American Journal of Criminal Justice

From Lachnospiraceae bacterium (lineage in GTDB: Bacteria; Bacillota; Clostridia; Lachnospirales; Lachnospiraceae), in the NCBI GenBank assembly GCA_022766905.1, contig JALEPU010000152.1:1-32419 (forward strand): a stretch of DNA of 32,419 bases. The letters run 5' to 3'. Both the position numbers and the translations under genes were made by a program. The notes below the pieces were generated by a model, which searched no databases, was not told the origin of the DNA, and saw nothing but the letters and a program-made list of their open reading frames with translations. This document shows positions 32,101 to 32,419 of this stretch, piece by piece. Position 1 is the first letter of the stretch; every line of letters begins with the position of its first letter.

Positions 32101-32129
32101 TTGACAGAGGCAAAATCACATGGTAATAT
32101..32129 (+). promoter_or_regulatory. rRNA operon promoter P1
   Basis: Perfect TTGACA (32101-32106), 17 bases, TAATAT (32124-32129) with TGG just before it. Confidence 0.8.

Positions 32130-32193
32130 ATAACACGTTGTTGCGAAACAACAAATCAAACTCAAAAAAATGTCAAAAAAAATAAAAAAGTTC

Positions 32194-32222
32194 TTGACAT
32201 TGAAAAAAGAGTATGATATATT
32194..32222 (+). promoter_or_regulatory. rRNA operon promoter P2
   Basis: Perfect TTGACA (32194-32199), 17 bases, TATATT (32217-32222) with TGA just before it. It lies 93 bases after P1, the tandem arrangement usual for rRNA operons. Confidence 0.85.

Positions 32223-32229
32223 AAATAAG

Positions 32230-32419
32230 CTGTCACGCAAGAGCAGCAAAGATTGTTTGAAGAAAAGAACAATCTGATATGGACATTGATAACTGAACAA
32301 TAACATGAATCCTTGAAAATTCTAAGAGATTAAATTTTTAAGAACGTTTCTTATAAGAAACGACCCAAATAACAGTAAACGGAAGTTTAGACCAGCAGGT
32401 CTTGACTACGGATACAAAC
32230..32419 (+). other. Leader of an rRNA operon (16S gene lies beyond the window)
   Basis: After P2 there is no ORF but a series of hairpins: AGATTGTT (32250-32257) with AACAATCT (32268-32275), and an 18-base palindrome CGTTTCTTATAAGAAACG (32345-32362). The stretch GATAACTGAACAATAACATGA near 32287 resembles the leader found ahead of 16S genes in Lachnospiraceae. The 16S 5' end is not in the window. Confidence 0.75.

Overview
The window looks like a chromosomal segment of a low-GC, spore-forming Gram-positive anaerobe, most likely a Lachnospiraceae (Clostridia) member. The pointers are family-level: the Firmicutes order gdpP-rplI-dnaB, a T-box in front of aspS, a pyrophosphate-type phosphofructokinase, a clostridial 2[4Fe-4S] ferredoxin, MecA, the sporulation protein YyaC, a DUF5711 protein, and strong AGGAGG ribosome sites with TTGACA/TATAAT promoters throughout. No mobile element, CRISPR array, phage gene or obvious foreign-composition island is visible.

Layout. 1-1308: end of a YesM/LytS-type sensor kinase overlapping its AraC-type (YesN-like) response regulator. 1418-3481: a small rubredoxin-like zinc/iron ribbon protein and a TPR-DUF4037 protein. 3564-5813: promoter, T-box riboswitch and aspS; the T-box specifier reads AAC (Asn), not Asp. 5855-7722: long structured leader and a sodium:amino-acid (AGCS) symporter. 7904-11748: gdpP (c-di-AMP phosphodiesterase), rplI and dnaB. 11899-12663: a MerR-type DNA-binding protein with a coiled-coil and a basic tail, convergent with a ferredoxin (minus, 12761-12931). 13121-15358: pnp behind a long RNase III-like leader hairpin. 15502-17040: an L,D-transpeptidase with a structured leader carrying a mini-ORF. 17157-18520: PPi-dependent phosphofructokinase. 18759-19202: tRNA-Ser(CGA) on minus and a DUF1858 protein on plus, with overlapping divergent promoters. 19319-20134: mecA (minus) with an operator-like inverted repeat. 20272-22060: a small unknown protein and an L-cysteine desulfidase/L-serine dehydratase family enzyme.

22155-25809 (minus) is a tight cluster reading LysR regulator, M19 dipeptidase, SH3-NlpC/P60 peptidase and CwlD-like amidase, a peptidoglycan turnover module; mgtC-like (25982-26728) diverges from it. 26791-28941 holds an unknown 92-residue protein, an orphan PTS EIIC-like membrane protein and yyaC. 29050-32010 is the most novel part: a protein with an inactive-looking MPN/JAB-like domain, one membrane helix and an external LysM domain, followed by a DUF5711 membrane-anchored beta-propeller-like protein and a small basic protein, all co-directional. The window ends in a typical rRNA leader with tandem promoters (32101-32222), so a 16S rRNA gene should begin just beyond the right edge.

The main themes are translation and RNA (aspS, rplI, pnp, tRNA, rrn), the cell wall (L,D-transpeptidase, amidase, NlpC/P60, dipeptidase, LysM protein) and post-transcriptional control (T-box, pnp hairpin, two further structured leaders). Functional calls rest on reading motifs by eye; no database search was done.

Jay P. Kennedy, Matthew R. Maher, and Asia Q. Campbell[/vc_column_text][dfd_spacer screen_wide_spacer_size=”10″ screen_normal_resolution=”1024″ screen_tablet_resolution=”800″ screen_mobile_resolution=”480″ tutorials=””][/vc_column][/vc_row][vc_row][vc_column][vc_column_text]Abstract: Product counterfeiting is a global crime that can have substantial effects within local communities, particularly with regard to its impact on citizens. Undertaking anti-counterfeiting activities at the local level requires law enforcement agencies to direct resources toward a non-traditional crime problem. Yet, it is unclear whether citizens would be willing to support increasing the financial resources given to local law enforcement to support anti-counterfeiting activities. Our study of Michigan citizens found that most would support such increases, however, support declined when respondents were asked to consider financial and non-financial costs. Our finding suggest that the strongest support for increasing local anti-counterfeiting resources comes from citizens who are willing to support such increases through paying higher taxes, and victims of product counterfeiting. However, policies aimed at increasing resources are not likely to gain wide acceptance unless it can be shown that existing law enforcement missions will be preserved, and resources will not be shifted away from traditional law enforcement functions.
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